Chapter no 12

The Giver

“You slept soundly, Jonas?” his mother asked at the morning meal. “No dreams?”

Jonas simply smiled and nodded, not ready to lie, not willing to tell the truth. “I slept very soundly,” he said.

“I wish this one would,” his father said, leaning down from his chair to touch Gabriel’s waving fist. The basket was on the floor beside him; in its corner, beside Gabriel’s head, the stuffed hippo sat staring with its blank eyes.

“So do I,” Mother said, rolling her eyes. “He’s so fretful at night.”

Jonas had not heard the newchild during the night because as always, he

had slept soundly. But it was not true that he had no dreams.

Again and again, as he slept, he had slid down that snow-covered hill.

Always, in the dream, it seemed as if there were a destination: a something

—he could not grasp what—that lay beyond the place where the thickness of snow brought the sled to a stop.

He was left, upon awakening, with the feeling that he wanted, even somehow needed, to reach the something that waited in the distance. The feeling that it was good. That it was welcoming. That it was significant.

But he did not know how to get there.

He tried to shed the leftover dream, gathering his schoolwork and preparing for the day.

School seemed a little different today. The classes were the same: language and communications; commerce and industry; science and technology; civil procedures and government. But during the breaks for recreation periods and the midday meal, the other new Twelves were abuzz with descriptions of their first day of training. All of them talked at once, interrupting each other, hastily making the required apology for interrupting, then forgetting again in the excitement of describing the new experiences.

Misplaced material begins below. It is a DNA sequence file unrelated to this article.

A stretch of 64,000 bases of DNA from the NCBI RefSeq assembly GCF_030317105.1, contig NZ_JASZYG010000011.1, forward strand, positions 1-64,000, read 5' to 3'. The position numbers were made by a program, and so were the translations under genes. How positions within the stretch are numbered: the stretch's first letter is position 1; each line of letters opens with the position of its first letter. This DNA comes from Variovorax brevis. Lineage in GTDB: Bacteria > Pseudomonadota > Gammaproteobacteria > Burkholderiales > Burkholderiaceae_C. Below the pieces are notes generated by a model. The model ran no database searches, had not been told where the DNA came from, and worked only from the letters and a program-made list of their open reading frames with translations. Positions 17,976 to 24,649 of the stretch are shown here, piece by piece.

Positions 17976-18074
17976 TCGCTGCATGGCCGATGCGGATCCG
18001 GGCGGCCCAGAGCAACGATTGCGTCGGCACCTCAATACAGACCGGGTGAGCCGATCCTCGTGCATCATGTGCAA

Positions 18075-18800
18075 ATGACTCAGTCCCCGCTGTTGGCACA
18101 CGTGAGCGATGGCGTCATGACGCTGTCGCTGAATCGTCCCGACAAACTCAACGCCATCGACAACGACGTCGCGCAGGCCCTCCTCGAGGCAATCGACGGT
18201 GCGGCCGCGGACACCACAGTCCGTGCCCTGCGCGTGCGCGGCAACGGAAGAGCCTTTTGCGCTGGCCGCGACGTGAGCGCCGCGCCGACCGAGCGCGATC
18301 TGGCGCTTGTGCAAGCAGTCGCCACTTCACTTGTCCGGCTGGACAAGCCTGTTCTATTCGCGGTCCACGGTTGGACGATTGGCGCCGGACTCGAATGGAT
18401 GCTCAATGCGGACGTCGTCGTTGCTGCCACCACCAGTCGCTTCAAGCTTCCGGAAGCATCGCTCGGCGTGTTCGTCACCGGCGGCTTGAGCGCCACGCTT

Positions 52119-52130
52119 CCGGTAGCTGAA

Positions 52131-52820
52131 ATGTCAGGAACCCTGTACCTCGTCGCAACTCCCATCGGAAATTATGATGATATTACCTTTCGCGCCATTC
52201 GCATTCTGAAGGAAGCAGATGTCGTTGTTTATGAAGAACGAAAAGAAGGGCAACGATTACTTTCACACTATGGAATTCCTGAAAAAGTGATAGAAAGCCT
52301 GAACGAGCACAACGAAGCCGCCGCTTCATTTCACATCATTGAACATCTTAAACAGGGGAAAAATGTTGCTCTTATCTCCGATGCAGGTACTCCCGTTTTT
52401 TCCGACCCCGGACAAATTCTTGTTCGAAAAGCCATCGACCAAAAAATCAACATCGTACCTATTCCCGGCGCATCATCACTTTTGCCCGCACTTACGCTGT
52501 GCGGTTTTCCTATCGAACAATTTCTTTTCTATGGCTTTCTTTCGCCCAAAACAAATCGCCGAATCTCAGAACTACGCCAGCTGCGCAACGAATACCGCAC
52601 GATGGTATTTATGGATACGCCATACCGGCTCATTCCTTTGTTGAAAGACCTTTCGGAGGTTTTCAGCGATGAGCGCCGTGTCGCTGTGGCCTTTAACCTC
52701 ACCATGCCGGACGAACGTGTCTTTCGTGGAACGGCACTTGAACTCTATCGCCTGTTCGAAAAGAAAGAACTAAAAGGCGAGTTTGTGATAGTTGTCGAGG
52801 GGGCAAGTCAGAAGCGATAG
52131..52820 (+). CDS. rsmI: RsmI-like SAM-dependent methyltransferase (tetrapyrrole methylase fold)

Jonas listened. He was very aware of his own admonition not to discuss his training. But it would have been impossible, anyway. There was no way to describe to his friends what he had experienced there in the Annex room. How could you describe a sled without describing a hill and snow; and how

could you describe a hill and snow to someone who had never felt height or wind or that feathery, magical cold?

Even trained for years as they all had been in precision of language, what words could you use which would give another the experience of sunshine?

So it was easy for Jonas to be still and to listen.